On Ed Asner’s passing, a sincere tribute from a fan of Up, where the actor immortalised one of Pixar’s most-loved septuagenarians.
Pixar’s 2009 animation feature Up spoke of something mainstream production studios weren’t considering – old age. It brought front and centre a couple in their advanced stages of life. The story stood on the shoulders of Carl Fredricksen; a male widower played by Ed Asner. Asner, along with Jordan Nagai (who played a young boy named Russell) built a strong narrative on friendship, camaraderie, and mentorship.
Director Pete Doctor’s deft lens showcased the love and togetherhood charted through Fredricksen’s lifetime. With a legacy of animation giants like Monsters, Inc., Toy Story, WALL-E and Ratatouille, Doctor was determined to showcase a wholesome, fleshed-out and relatable character profile across his film’s cast.
In Up, Carl spends his life as a balloon salesman in his almost 80s, who lives in solitude post his wife Ellie’s passing. The film begins with a flashback when Carl and Ellie were button-nosed, puppy-dog-eyed kids, running about fields of green, exploring the wilderness. As carefree as their childhood was, the Pixar film dealt with (in equal detail) the couple’s lives as septuagenarians.
Asner played a major role in bringing out Carl’s embittered world-weariness with as much aplomb as a deeply emotional and co-dependent profile. In one of the most poignant scenes of the film, Asner’s Carl, and Ellie (played by Elizabeth Doctor) sit across from each other, the former in a rusty red boxed sofa chair, while the latter in a high-pinnacled elegant one. The two don’t talk but just silently read their books. Moments later, Carl’s train of thought brings him back to reality, and he finds the chair opposite him empty and a worn album of old pictures on his lap. Asner’s brilliance as a voice actor shone in such intimate scenes where even his slightest puff echoed within the tiny house that Carl alone lived in.
But acute loneliness was not what Doctor wanted to aim for in the film. The film’s quick yet deliberate move towards Russell’s storyline was proof that Asner had to channelise a completely different energy. So, Carl became Mr Fredricksen, a slouchy, grumpy always-wincing grandfather figure. But Asner’s range got exhibited with Carl’s gradual softening towards the boy till he became the loving adviser that Russell needed and craved for.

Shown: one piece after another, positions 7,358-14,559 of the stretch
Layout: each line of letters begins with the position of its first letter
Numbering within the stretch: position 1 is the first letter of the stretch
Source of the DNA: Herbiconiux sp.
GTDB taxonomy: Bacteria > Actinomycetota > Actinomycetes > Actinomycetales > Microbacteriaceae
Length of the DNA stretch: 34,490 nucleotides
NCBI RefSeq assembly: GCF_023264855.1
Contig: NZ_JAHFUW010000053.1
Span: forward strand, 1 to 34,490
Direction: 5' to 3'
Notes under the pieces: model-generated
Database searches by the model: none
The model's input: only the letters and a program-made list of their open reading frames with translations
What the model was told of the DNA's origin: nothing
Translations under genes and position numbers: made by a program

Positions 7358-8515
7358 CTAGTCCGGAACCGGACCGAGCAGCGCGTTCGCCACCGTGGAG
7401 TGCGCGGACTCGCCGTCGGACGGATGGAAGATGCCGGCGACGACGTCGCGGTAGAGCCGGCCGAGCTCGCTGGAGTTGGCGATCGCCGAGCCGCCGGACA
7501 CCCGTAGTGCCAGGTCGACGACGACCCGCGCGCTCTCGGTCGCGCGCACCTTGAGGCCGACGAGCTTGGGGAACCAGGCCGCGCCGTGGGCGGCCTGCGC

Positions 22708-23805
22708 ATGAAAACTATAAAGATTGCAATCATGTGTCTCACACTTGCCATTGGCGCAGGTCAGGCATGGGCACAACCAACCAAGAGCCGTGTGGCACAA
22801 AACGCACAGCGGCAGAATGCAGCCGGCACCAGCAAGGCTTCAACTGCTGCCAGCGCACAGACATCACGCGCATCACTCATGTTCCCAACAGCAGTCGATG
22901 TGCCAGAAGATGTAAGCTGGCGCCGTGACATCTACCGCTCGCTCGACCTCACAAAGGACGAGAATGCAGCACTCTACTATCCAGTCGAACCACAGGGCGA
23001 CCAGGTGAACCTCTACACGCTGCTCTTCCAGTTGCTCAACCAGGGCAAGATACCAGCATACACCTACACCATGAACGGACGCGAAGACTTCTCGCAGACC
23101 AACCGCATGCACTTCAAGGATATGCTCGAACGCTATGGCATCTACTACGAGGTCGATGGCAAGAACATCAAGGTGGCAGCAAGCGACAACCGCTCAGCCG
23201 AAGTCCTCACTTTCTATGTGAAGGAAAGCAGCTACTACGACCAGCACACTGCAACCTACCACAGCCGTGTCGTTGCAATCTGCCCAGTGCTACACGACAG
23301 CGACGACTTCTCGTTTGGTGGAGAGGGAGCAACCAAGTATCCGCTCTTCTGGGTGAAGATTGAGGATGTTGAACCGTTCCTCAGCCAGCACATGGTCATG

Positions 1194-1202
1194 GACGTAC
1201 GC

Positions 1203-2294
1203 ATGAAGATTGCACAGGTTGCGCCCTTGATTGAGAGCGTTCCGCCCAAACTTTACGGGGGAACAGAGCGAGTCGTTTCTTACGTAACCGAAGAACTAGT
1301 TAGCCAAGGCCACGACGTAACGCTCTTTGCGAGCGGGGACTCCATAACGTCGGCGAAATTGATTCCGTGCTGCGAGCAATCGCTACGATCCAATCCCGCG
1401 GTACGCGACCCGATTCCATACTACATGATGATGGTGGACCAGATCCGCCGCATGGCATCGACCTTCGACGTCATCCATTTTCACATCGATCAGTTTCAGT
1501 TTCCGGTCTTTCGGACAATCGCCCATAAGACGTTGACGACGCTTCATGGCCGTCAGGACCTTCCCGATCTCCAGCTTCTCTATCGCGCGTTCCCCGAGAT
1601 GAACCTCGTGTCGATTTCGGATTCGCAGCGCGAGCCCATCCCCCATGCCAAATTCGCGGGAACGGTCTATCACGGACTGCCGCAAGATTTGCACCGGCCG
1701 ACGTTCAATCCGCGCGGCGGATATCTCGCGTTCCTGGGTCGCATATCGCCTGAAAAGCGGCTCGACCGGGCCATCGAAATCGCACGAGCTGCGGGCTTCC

That empathy would be an obvious comfort zone for Asner was no big surprise. Apart from being an actor, he was heavily involved in charity work and was hailed for his activist efforts. A two-term president of the Screen Actors Guild, Asner had exceedingly popular roles in his prolific career that allowed him to connect with millions globally. Famously talking about his most favourite of them all, Asner Today, "My primary source of mail deals with one-syllable titles: Up and Elf."
Asner’s indispensable contribution to Up’s Oscar win for Best Animated Feature was proven by the actor’s widespread appeal that got bolstered after the film’s success.
Asner’s acting career mainly revolved around brusque characters, a prototype he carried throughout his career from his days on The Mary Tyler Moore Show and consequently Lou Grant, a separate spinoff based entirely on Asner’s character.
One of the unique features about Asner’s role in Up was its inadvertent call-back value to something like a Clint Eastwood’s Walt Kowalski in Gran Torino or maybe a George Bailey (James Stewart) in It’s a Wonderful Life.
This wide spectrum (from an Eastwood to a Stewart) was further evidence of Asner’s control over his craft. The actor even created a record of bagging seven Emmys throughout his lifetime but was always unassuming before the lens, (not so) quietly portraying roles of men of the world with hearts of gold.
As Asner passed away in his 91st year, it was only fitting to celebrate his work in Up, one that made him likeable and relevant even among pre-teens and adolescents.